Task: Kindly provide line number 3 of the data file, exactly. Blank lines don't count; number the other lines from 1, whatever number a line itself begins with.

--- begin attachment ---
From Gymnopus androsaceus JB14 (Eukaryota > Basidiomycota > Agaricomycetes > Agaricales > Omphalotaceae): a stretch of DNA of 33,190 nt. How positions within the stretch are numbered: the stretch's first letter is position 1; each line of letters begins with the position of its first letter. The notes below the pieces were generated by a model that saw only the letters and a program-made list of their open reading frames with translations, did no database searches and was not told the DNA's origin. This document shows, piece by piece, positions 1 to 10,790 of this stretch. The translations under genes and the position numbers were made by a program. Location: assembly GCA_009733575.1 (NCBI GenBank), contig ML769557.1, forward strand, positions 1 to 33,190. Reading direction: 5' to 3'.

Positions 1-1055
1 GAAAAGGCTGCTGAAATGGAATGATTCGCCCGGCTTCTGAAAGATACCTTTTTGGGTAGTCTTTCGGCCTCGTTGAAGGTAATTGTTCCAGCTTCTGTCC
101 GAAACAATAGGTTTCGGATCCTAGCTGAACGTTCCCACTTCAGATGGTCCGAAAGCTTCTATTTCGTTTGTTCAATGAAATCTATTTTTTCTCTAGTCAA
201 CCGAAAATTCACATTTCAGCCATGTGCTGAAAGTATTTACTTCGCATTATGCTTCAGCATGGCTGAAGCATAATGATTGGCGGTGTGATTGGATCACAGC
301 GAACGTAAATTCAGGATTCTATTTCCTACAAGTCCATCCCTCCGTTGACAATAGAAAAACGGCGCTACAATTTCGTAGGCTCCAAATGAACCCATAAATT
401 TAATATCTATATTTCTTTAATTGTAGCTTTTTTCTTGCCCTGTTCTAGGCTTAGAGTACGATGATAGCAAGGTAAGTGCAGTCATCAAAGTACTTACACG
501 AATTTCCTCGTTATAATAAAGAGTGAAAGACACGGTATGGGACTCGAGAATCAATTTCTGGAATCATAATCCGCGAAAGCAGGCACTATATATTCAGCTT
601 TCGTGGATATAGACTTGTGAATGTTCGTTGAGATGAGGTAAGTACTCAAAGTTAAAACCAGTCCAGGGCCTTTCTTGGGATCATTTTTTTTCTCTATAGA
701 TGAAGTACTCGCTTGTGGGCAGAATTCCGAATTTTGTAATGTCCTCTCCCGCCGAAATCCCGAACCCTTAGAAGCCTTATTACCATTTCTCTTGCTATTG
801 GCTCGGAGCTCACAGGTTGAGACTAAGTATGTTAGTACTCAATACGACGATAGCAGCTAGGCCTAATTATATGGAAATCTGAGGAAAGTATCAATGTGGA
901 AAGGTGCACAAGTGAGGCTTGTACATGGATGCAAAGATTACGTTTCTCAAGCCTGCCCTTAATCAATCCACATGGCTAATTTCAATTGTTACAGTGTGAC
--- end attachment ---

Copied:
1 GAAAAGGCTGCTGAAATGGAATGATTCGCCCGGCTTCTGAAAGATACCTTTTTGGGTAGTCTTTCGGCCTCGTTGAAGGTAATTGTTCCAGCTTCTGTCC